De Valera’s pragmatic formula of ‘external association’ indicated his own tacit recognition (after his trying talks with Lloyd George in London in July 1921) that the republic of Tone, Stephens and Pearse was an unrealisable chimera. His decision to remain in Dublin was in large part, based on the moral certainty that he would need to reconcile the irreconcilables without himself being guilty of the crime of having sold out the infant republic. He was not culpable of the other crime of which he is often accused, namely, some sort of omniscient foreknowledge of inevitable ‘failure’ with which he did not wish to be associated.


When you examine the Treaty document closely you wonder what all the fuss was about. Why did it have to be ‘peace by ordeal?’ Why had a debilitating and vile war been an essential prerequisite to something that was not remarkably different from the rather disappointing and inadequate Home Rule Act of 1914? Asquith’s template had legislated for a form of dual monarchy. So did the Treaty. Northeast Ulster was (albeit temporarily) excluded from the operation of the 1914 Act. It was still excluded as Northern Ireland after the Treaty. It remained as excluded as ever after the Civil War. Was it for this…?


Collins described it as his ‘death warrant’ but his own fingerprints are all over it. In Article 3 Ireland would not be accommodating a Governor-General but a ‘representative of the Crown…appointed in like manner as the Governor-General of Canada’. The oath to be taken by members of the new Irish parliament swore allegiance first ‘to the Constitution of theIrish Free State’ and promised merely to be ‘faithful to H.M.King George V., his heirs and successors by law.’ Semantics perhaps and circumlocutions not sufficiently persuasive to prevent the ultimate ‘execution’ of Collins and the subsequent growth of his martyr-myth.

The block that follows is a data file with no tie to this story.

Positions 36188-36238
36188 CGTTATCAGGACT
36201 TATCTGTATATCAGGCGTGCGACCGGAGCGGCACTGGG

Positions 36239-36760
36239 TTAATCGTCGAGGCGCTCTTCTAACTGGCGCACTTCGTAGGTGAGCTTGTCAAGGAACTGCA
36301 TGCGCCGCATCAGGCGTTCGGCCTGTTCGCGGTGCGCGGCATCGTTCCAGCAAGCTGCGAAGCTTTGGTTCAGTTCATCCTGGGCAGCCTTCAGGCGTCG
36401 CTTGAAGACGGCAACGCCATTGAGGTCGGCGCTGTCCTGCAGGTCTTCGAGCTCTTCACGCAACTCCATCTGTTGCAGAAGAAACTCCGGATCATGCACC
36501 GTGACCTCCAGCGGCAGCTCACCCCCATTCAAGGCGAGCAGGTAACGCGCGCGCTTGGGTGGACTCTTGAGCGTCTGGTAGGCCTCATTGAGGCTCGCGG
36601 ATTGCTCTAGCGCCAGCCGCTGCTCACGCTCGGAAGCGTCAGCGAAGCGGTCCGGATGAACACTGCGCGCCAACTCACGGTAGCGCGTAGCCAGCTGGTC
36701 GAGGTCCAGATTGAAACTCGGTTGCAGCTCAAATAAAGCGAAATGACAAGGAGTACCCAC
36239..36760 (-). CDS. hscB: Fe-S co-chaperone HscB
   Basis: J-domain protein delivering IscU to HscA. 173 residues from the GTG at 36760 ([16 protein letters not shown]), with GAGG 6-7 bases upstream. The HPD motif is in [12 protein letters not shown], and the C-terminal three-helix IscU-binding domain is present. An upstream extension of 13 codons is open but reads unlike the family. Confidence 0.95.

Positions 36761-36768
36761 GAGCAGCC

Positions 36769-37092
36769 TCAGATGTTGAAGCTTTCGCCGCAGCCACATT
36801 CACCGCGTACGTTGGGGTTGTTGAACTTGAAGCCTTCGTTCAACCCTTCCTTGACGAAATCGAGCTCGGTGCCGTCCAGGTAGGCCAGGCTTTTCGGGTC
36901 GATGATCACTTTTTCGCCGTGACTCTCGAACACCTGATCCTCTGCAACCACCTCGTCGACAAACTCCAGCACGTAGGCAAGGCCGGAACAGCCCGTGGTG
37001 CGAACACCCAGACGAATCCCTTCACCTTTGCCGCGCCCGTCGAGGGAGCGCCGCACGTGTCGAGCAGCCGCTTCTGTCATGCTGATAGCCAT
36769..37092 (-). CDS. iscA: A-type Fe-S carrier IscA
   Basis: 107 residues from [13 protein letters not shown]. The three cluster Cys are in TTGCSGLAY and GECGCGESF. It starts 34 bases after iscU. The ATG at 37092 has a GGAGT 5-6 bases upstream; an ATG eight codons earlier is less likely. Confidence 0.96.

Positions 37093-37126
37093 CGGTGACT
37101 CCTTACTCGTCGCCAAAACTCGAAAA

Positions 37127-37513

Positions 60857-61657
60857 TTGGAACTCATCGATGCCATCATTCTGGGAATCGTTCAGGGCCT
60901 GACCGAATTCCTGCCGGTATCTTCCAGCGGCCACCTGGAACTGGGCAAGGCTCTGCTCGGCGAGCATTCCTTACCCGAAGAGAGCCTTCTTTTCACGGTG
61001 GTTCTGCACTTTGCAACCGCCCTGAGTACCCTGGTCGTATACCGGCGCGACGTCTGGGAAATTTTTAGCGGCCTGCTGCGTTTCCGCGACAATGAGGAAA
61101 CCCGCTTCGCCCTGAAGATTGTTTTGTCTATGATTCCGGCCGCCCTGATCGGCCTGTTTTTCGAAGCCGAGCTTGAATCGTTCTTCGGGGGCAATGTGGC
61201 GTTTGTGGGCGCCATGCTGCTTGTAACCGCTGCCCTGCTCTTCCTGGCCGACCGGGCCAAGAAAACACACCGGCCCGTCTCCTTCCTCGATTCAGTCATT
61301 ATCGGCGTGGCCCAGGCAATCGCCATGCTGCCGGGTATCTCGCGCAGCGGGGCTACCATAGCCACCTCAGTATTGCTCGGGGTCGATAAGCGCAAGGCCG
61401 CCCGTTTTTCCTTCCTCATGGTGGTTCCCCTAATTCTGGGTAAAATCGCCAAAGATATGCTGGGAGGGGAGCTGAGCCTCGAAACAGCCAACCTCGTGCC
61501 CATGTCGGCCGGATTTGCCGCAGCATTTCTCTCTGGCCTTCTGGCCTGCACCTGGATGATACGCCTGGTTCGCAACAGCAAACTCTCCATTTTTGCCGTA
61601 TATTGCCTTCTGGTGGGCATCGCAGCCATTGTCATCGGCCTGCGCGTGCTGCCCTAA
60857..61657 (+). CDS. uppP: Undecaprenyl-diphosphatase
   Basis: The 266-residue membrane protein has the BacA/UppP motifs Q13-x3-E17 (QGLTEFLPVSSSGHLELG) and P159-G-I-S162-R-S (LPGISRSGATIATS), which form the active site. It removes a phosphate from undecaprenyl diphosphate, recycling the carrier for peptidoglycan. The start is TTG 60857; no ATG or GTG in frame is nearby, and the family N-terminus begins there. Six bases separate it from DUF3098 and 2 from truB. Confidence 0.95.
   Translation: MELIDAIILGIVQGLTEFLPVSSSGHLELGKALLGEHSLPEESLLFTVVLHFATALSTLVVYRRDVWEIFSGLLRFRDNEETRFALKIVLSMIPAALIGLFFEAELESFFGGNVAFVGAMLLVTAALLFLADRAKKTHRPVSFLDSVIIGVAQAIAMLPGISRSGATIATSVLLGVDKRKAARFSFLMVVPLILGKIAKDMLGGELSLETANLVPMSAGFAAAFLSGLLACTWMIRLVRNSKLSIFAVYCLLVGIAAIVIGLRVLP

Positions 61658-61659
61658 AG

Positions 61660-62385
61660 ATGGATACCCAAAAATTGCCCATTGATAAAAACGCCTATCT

Was the ‘freedom to achieve freedom’ not enough to avoid the fratricide of the Civil War? Was the entire country so impatient for a republic that everything had to happen at once? For some that was clearly the case. A significant minority, if the result of the Treaty debates is to be taken as a measure of republican sentiment.


If Eamon de Valera had been offered the ‘Articles of Agreement for a Treaty Between Great Britain andIreland’ on Easter Sunday 1916, would he have accepted them? Possibly. Would Pearse have issued the countermanding order himself?


Probably not. We are talking about Pearse after all.



About the author

Myles Dungan is a broadcaster and historian. He presents The History Show on RTE Radio 1 and is the author, most recently, of The Captain and the King: William O’Shea, Parnell and Late Victorian Ireland (Dublin, 2009) and Conspiracy: Irish Political Trials (Dublin, 2009). He is the recipient of two Fulbright awards and is currently on a brief sabbatical from RTE to teach a course in Irish history at theUniversity of California, Berkeley.